Dutch Island Lighthouse Shines for Mariners

November 21, 2007
By Sam Bari

An early photo of the Dutch Island Light. A dozen cars and twice as many people lined the shore at Fort Getty on the Jamestown side of Dutch Island last Saturday night. All eyes were focused on the freshly painted Dutch Island Lighthouse tower that was bathed in white light. At approximately 7:18 p.m., a red light blinked 42-feet above ground atop the tower.

A cheer went up from the small crowd. Across the water on the Saunderstown side, more than fifty of their counterparts also expressed their enthusiasm. Four seconds later, the light blinked again for two seconds. The light in the 1857 Dutch Island Lighthouse had completed its first cycle in more than 28-years, inspiring more cheers and praise from the groups celebrating the long-awaited return of the historical beacon.

Although the light was scheduled to be turned on at 7 p.m., “We were a few minutes late because we were waiting for Macy Webster’s sons to bring down their cannon for the countdown,” Dutch Island Lighthouse Society director Scott Chapin said. “Now it will stay on every night, 24/7, 365 days a year,” he continued. Webster was a much-loved state representative in the 1960s and had also served on the planning commission.

Although Shirley Sheldon was not at the site, nobody was more excited or enthusiastic than the renowned, 84-year-old Saunderstown artist who watched from indoors via a computer camera set up exclusively for her. She was asked to make the declaration to “Light the light,” which she did with gusto after listening to the countdown.

Shouts of “Yes!” “This is great!” and “Fantastic!” were heard on both sides of the water.

Chapin helped set up the solarpowered light in the lantern room on Saturday afternoon. After the countdown, Chapin’s 16-year-old son, Dannel, removed a black covering to reveal the light that had been turned on earlier in the day.

Dutch Island Lighthouse Society members had much to cheer about. The lighting of the beacon was a major milestone in their efforts to restore the structure to its original glory.

Although they settled for a red blinking light instead of a turning beacon shining through a Fresnel lens, society members were happy to have the navigational aid in place to guide mariners through a potentially dangerous passage. The blinking red light supports the navigational rule “red right returning,” letting boat operators know to keep the light to their starboard side when going up the bay in the West Passage.

Seeing the magnificent restoration makes it difficult to believe that little more than three months ago, the proud structure at the southern tip of Dutch Island was little more than a rusted, deteriorated shell of a bygone beacon that withstood the perils of time and elements.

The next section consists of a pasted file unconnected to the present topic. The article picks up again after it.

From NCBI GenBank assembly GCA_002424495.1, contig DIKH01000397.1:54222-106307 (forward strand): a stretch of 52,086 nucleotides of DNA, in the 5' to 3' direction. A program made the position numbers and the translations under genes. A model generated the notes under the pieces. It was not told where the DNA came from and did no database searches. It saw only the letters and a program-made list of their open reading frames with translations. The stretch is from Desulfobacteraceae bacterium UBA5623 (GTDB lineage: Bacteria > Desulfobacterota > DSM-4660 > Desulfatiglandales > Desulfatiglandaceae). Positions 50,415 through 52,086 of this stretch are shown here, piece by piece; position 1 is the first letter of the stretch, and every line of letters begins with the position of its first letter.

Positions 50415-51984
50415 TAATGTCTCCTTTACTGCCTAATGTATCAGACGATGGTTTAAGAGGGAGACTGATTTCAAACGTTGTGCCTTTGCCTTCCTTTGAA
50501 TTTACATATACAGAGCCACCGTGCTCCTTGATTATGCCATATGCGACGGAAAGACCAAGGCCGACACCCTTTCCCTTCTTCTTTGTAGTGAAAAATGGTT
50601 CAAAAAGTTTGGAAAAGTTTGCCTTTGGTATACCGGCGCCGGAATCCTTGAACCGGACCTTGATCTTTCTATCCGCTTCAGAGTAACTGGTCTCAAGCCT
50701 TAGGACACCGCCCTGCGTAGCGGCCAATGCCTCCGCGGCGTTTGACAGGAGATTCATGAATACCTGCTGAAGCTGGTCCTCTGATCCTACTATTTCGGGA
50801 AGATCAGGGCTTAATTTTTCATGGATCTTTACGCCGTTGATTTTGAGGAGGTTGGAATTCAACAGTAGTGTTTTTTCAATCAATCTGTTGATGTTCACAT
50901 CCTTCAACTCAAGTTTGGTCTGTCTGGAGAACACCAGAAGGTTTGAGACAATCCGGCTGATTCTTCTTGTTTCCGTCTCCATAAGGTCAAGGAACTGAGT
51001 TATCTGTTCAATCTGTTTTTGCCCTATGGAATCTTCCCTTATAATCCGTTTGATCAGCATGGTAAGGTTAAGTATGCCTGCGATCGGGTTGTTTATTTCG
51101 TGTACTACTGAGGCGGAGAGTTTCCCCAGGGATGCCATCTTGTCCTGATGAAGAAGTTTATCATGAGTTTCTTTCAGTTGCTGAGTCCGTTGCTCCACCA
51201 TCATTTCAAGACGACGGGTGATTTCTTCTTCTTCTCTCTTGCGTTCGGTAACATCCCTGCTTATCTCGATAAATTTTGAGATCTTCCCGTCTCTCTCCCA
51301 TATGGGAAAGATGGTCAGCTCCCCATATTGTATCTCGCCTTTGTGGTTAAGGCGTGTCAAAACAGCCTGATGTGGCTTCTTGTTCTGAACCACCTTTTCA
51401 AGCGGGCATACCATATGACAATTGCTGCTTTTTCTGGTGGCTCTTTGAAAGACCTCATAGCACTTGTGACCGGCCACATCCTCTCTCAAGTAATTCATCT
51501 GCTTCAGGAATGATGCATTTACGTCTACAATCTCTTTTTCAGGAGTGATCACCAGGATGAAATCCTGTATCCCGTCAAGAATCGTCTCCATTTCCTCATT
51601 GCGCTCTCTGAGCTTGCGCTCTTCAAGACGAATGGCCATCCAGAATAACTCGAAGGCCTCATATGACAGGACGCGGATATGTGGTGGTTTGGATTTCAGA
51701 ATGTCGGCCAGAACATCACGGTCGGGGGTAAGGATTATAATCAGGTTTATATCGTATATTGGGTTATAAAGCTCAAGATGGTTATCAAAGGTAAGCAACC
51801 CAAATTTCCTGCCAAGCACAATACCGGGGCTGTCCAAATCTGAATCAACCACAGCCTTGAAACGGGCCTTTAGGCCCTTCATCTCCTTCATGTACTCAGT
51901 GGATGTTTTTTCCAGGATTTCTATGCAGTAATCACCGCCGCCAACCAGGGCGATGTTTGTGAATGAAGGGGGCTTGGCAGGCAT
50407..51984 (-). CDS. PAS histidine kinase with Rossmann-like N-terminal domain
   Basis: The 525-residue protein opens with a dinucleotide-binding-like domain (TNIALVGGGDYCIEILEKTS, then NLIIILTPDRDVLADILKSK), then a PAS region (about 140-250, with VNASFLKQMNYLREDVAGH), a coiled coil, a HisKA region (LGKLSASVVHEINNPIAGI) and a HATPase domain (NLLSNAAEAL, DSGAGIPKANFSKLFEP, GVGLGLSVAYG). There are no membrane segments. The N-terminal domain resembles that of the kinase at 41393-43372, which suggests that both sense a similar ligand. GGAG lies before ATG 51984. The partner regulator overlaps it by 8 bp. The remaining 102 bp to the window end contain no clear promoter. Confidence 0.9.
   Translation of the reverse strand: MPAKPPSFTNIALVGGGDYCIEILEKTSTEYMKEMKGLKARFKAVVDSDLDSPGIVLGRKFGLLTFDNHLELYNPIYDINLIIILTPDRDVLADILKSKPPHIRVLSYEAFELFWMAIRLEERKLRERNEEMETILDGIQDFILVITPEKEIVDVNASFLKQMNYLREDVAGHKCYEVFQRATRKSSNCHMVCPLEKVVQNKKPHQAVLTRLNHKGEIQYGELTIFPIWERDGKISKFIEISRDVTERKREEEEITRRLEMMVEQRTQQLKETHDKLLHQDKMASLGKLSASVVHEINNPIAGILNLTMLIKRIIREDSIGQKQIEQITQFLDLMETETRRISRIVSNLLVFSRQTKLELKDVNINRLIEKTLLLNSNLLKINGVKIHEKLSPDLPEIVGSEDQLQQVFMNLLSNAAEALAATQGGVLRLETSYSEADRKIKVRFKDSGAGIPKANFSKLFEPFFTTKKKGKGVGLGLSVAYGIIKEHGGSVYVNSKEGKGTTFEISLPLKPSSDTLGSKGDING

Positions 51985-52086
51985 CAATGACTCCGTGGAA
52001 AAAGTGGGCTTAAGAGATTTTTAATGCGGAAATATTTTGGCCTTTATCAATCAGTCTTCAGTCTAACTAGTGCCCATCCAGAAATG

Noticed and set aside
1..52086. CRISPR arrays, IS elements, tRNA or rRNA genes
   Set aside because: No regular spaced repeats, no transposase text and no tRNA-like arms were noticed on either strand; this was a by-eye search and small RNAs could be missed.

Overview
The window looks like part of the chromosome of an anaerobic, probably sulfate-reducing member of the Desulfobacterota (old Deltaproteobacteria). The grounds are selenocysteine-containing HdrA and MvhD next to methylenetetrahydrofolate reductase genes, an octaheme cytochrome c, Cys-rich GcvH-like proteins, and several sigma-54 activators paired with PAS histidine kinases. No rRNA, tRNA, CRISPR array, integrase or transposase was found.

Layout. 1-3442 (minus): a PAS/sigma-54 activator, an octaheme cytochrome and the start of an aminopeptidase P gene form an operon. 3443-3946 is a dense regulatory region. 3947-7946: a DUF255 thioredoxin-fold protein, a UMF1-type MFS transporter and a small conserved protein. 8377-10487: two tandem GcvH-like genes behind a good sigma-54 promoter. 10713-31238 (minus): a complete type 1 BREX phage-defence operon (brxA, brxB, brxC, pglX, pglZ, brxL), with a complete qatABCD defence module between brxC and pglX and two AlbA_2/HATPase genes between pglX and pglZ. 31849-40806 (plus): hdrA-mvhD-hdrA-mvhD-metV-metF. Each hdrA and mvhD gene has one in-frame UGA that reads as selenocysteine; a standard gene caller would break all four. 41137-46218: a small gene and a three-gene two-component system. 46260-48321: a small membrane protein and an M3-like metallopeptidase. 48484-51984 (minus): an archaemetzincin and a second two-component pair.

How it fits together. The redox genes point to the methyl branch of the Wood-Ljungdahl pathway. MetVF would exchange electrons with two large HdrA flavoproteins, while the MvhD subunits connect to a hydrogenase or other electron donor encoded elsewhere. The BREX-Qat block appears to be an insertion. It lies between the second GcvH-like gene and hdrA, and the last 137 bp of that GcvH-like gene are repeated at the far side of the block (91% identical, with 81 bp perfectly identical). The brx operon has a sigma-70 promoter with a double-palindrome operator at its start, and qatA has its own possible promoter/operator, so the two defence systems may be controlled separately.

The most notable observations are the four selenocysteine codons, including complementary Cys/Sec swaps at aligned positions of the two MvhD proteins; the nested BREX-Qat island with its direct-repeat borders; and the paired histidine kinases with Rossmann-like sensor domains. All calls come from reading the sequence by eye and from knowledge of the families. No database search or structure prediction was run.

After years of fund-raising, through donations, the sale of T-shirts, and applying for government grants, the faithful and diligent society members raised more than $135,000 with an additional $120,000 in a grant from the Rhode Island Department of Transportation. The light itself was made possible by a contribution from an anonymous donor.

“We’re off to a great start,” Chapin said, “but we still have a long way to go.” Their goal is to raise $200,000 to maintain the structure and keep the lamp lit for mariners in perpetuity, Chapin said.

Richard Ventrone, Jr., an architect from Newport Collaborative Architects, designed the lighthouse exterior to restore the structure and reflect its historic appearance. Olga Bachilova, director of preservation at NCA worked closely with Keith Lescarbeau, owner of Abcore Restoration, the contracting company awarded the restoration project. After spending more than three months at the lighthouse, Lescarbeau said that he sees it as being “very, very sound.”

The restoration included interior and exterior repairs, removal of years of guano deposits, replacement of floors and metal work, and the repair of interior stairs. Graffiti and rust stains have been painted over, and the tower now has a white, stucco finish. The pump house next to the tower has also been restored and painted.

Dutch Island is Lescarbeau’s fifth lighthouse rebuilding project in the last five years. A seasoned historic restoration specialist for 30 years, Lescarbeau has woven his magic at notable sites like Plum Beach Light and Rose Island. The 16-inch walls on the bottom and 1-foot thick walls on top of the Dutch Island tower made it a good bet for rebuilding, he said.

Now that the first phase of restoration is completed, a blessing has been received from the Coast Guard, and the light has been lit, DILS members can bask in the light of the sweet glow of success.

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